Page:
Defaulting on a Student Loan
Defaulting on student loans can make it more difficult to get federal student aid, and your entire loan balance can even become due all at once. The good news is that student loan lenders are typically very forgiving when it comes to working out a payment plan if you become unemployed. There are programs for loan forgiveness, payment deferral, and forbearance.
Federal student loans are currently in automatic forbearance with 0% interest. The same protection has been extended to privately held Federal Family Education Loans (FFEL). This pause on payments and charges is in effect through January 31, 2022.
Defaulting on an Automobile Loan
If you skip more than one payment on your auto loan, you risk having your car repossessed by the lender. It will be sold at auction, and if it sells for less than you owe, you will be responsible for the difference, plus expenses, or you may face a lawsuit.
Defaulting on a Mortgage
A mortgage default puts you in danger of losing your home. Before the bank or lending company can foreclose on the home and evict you, it has to file a notice of default with the court. After this notice is filed, you can either make an agreement with the lender or bring your mortgage up to date by paying the delinquent payments. If you can’t take one of those options, the home will be foreclosed on, and you will be evicted. Depending on state law, you may still have to pay on the home if it is not sold for enough to pay off the loan. You may also be liable for expenses.
In addition to the pause on federal student loans, Congress has made several forms of relief available to borrowers affected by COVID-19. Some mortgages are eligible for up to a year of payment forbearance.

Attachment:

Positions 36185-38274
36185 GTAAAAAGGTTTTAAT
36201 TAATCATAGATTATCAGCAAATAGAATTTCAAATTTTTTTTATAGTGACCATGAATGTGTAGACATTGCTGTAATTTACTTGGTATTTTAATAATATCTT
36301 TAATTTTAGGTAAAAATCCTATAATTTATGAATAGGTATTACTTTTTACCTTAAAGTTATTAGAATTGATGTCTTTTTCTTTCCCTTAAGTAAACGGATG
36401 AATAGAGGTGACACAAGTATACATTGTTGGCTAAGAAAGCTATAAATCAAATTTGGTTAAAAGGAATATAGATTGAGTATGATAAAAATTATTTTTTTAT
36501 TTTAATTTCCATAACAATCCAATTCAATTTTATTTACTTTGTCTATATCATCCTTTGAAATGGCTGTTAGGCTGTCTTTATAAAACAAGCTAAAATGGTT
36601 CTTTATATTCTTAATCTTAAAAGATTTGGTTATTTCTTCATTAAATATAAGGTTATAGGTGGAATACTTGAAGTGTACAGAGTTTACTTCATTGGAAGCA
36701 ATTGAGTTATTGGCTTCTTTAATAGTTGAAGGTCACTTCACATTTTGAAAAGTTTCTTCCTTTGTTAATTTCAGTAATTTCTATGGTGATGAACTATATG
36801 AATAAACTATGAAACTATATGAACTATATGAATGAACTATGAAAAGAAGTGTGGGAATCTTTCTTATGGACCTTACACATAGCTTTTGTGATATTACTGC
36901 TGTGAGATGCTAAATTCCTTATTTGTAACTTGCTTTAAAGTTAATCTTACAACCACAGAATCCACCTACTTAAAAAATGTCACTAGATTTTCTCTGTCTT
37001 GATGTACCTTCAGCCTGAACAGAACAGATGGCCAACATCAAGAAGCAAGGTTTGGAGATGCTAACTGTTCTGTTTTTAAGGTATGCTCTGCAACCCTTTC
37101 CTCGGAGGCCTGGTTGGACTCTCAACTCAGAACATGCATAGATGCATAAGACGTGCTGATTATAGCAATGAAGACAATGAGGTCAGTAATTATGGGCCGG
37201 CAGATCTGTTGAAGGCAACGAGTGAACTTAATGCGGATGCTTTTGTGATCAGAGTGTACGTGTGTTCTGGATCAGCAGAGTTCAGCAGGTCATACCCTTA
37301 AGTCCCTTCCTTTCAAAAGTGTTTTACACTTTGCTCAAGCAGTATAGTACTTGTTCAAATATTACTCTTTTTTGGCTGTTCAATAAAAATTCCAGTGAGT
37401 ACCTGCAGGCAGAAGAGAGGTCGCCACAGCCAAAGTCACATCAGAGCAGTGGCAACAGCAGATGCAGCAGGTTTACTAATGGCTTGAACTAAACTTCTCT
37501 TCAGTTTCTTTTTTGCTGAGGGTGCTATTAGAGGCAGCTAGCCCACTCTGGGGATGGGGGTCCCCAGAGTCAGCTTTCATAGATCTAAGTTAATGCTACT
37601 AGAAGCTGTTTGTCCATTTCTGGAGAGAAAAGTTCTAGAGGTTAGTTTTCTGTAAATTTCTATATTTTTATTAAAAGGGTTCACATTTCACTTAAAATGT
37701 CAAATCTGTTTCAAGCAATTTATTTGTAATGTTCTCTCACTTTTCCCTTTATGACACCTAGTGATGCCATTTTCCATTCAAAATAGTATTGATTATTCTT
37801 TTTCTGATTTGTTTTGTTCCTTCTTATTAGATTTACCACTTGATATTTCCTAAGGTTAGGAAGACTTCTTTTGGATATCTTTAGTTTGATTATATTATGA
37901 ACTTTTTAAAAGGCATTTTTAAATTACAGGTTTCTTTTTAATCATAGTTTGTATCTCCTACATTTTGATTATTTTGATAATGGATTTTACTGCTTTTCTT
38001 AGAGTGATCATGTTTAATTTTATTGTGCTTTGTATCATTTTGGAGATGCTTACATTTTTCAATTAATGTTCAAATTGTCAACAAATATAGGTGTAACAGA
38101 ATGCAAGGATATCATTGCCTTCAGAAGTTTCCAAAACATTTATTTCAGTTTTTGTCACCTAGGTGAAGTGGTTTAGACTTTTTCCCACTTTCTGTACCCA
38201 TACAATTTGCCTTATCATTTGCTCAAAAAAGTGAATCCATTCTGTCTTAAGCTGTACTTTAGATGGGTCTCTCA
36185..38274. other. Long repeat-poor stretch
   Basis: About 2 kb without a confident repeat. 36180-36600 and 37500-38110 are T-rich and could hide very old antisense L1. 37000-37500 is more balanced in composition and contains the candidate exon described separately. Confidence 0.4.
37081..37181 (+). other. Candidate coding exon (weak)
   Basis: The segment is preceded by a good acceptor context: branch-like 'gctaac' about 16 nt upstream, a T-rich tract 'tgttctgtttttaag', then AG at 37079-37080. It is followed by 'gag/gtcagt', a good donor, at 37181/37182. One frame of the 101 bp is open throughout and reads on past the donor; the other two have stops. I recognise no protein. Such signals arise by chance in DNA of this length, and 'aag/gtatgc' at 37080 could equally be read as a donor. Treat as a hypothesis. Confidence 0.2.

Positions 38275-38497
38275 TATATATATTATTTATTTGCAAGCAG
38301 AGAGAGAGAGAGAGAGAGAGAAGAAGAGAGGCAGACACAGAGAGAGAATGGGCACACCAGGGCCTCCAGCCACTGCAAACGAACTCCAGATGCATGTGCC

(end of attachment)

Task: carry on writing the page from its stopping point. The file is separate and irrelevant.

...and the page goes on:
Exact details may vary by loan type, but if you default on a loan, lenders can take a number of actions against you that can ruin your credit and cost you money right up until retirement.
Loan Default vs. Delinquency
It's important not to confuse loan default with delinquency. You are delinquent on a loan the first day your payment is late. This usually comes with a late fee, and you may lose other benefits, such as the grace period on a credit card. But you aren't considered to be in default until you're delinquent for a longer period, which varies by loan type. The consequences for defaulting on a loan are much more severe than those for being delinquent.
What to Do if You Default on a Loan
Rather than default on a loan, it is always best to work with the lender to find a solution. The best thing you can do is contact your lender as soon as you think you may have trouble making payments.
If you do default on a loan, however, there are a few steps you can take. Federal student loans offer several options for loan deferment and rehabilitation, and these payment programs are usually income-based. Mortgage lenders will often work with you to help you avoid foreclosure, and credit card companies will help you set up payment plans.
If you fall too far behind on your debts, you can explore more drastic measures, such as a loan-consolidation program or even bankruptcy. These aren't measures to be taken lightly, but they can provide a way to get back on track. Be sure to talk to a lawyer first.